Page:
Weight Training May Ease Anxiety in Young Adults



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A new study published in Scientific Reports has found lifting weights may help ease anxiety in young adults.
According to People, the researchers found that lifting weights “significantly reduced anxiety symptoms” in the young people who participated in the study.
The researchers took 28 physically healthy young adults who all scored in a healthy range on anxiety questionnaires, People reports. The study group was then split into two separate groups with one half continuing their normal lives as a control group and the other half implementing a weight training regime designed by researchers.
Over the course of eight weeks, both groups were asked to repeat the anxiety questionnaires. According to People, the weight lifting group scored approximately 20 percent better than their original scores, reporting lower levels of anxiety than when they started. The control group remained the same.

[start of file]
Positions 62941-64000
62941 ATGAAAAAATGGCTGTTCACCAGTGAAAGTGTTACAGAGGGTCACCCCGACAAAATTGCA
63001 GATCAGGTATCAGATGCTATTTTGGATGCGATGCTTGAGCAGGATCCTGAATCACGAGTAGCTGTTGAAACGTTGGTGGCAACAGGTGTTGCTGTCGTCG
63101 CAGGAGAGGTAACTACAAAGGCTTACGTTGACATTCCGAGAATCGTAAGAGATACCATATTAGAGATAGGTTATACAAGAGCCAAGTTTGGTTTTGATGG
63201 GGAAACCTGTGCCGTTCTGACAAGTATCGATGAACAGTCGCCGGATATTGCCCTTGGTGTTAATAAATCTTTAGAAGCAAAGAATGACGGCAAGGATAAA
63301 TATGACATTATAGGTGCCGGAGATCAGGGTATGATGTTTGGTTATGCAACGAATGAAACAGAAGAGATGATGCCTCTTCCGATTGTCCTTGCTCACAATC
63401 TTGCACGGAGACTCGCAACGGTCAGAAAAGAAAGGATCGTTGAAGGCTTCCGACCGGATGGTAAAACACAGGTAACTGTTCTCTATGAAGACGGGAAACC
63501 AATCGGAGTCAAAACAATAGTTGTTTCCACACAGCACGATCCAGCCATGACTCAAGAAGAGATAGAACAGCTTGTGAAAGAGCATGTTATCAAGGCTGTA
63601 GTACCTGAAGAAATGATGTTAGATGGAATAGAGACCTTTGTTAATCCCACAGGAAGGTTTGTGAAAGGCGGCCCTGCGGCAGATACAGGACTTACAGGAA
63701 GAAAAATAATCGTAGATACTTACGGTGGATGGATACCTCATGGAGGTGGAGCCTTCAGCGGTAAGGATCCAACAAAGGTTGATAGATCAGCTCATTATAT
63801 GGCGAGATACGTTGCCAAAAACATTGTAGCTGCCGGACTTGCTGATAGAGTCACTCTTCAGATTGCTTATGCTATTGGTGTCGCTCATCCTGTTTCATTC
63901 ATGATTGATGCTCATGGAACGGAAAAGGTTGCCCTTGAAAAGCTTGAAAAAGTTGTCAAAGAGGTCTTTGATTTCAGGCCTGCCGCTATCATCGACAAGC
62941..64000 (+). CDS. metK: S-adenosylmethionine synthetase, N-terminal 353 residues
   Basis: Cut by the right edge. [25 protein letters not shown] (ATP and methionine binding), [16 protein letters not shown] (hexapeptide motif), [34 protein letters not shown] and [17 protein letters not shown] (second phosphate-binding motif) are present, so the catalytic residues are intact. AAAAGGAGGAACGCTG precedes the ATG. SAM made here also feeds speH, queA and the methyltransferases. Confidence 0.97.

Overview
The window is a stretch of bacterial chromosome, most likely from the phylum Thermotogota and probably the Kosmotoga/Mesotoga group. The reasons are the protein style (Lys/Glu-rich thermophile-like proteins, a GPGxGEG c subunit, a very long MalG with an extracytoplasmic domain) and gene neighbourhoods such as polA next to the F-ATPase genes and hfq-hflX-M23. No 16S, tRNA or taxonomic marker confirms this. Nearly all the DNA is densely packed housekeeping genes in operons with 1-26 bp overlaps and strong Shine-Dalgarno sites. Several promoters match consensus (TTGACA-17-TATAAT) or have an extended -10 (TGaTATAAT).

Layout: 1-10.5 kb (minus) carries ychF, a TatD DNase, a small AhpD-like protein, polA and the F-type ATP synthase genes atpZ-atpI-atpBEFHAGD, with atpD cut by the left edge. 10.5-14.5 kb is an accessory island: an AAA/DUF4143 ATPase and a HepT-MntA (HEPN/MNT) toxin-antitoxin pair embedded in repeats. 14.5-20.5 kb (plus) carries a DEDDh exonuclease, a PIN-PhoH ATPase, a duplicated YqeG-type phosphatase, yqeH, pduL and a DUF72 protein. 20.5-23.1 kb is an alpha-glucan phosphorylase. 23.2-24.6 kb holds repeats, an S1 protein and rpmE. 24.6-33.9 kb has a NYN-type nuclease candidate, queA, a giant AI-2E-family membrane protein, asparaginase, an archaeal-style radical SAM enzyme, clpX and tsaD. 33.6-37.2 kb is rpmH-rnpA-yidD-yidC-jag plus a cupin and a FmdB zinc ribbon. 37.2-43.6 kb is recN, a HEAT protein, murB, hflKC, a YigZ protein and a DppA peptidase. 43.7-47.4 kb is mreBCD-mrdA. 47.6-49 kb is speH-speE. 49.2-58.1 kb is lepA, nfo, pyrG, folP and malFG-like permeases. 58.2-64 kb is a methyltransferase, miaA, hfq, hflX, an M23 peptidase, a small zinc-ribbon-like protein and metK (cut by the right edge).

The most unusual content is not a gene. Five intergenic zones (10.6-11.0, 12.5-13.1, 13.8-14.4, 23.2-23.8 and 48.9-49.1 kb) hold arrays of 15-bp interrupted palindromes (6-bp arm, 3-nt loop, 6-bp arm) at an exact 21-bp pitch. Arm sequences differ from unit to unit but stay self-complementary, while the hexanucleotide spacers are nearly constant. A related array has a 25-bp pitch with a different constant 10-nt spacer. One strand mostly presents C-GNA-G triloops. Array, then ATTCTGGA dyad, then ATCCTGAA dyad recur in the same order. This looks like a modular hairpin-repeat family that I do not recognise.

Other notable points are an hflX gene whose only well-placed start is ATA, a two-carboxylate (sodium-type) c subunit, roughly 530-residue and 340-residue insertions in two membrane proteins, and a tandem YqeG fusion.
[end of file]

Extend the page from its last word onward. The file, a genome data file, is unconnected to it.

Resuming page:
“The routine was based on guidelines from the World Health Organization (WHO) and the American College of Sports Medicine,” People reports. “It asked the participants to engage in muscle-strengthening exercises with dumbbells or other equipment twice a week, including lunges, lifts, squats and crunches.”
“There are numerous ways to strength train with little to no equipment,” the study’s co-author, Dr. Brett Gordon, told the New York Times. “Try common bodyweight exercises, such as push-ups, sit-ups or squats, or use household items as weights.”